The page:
To create the initial burn map used by the BAER team, the RSAC first generates Normalized Burned Ratio (NBR) maps from Landsat's near infrared and shortwave infrared data acquired before and after the fire. Next the RSAC creates a differenced NBR (dNBR) image by subtracting the post-fire NBR data from the pre-fire NBR data. The resulting map delineates the burned area and corresponding ecosystem changes. BAER teams use the RSAC's burn map to generate a soil burn severity map that is used to assess and identify potential hazards and risk, which often follow fires.
"Before we started using Landsat data to assess post-fire conditions, BAER teams had to conduct aerial and ground-based surveys, sit down with a topographic map and sketch out areas of high burn severity," said Brad Quayle, remote sensing/GIS specialist at RSAC, Salt Lake City, Utah. "With our USGS partners, we've now mapped over 28 million acres and 900 fires since 2001 using Landsat satellite data."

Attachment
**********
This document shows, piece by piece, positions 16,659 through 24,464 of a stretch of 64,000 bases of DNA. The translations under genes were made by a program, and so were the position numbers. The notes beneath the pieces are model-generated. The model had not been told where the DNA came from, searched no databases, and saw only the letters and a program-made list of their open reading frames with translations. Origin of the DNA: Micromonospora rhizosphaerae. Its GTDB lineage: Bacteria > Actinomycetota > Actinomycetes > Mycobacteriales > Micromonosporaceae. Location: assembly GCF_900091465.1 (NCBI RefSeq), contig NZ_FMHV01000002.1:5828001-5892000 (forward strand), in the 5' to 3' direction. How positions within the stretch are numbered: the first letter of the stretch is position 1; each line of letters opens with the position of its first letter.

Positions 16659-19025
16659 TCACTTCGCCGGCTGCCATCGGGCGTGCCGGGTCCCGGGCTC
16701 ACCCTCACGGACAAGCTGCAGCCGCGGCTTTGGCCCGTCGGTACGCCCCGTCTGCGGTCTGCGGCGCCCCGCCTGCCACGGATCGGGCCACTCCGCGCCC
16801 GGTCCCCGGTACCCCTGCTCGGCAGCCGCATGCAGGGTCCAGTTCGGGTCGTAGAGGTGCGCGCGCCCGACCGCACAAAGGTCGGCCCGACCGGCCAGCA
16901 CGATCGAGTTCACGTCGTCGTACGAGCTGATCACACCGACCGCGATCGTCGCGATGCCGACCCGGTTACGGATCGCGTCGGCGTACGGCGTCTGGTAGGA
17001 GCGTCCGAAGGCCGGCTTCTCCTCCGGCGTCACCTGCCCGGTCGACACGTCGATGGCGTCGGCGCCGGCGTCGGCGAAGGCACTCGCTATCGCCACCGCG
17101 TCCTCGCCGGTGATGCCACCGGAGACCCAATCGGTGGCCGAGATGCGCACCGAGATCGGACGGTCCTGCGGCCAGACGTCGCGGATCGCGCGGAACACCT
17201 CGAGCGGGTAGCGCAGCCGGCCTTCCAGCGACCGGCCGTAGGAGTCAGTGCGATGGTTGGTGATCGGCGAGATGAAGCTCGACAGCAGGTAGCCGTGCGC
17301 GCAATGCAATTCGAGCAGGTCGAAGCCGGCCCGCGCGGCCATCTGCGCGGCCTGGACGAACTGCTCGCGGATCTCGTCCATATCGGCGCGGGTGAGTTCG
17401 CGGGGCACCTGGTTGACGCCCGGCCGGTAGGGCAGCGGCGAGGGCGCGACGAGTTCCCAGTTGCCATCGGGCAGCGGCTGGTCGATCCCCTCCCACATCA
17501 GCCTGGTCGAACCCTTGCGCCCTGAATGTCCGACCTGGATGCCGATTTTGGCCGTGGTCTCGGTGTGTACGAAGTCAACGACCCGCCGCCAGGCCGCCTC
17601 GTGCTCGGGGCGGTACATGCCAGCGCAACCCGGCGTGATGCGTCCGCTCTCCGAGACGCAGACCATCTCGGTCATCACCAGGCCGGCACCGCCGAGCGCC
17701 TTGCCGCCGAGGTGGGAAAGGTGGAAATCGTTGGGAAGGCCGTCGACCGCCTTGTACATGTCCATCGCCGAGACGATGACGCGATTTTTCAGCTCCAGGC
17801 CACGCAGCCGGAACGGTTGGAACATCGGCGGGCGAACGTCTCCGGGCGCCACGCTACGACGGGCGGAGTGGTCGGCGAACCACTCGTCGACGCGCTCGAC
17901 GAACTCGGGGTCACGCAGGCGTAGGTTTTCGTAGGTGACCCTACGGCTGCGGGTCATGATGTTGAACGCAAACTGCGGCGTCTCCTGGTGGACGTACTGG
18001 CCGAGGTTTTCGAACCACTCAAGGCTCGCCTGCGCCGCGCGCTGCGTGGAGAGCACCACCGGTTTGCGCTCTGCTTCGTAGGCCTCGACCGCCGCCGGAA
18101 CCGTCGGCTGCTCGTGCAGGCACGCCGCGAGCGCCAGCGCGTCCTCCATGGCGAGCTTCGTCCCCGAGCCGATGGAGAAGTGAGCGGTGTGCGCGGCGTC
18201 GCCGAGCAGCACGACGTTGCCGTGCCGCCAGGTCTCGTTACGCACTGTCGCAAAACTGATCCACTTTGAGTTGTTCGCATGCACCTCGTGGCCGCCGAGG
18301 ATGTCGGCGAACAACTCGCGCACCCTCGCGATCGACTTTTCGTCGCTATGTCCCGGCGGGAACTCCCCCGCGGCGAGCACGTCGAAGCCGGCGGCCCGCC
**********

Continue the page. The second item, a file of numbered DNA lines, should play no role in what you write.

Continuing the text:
Algorithms like NBR are based on raw Landsat data. NASA and USGS pride themselves on high quality data, which the scientific community uses as a gold standard for other satellite data.
"The Landsat measurements are consistently highly accurate, pixel-to-pixel, image-to-image. That's why you can make these types of maps," said Anita Davis, outreach and education coordinator for the Landsat mission at NASA Goddard Space Flight Center, Greenbelt, Md.
A host of other national agencies use Landsat data to develop their own maps and ecological assessments. RSAC in conjunction with the U. S. Geological Survey for example, run Monitoring Trends in Burn Severity (MTBS), a multi-year project designed to map the burn severity and perimeters of fires in the U.S. from 1984 to 2010.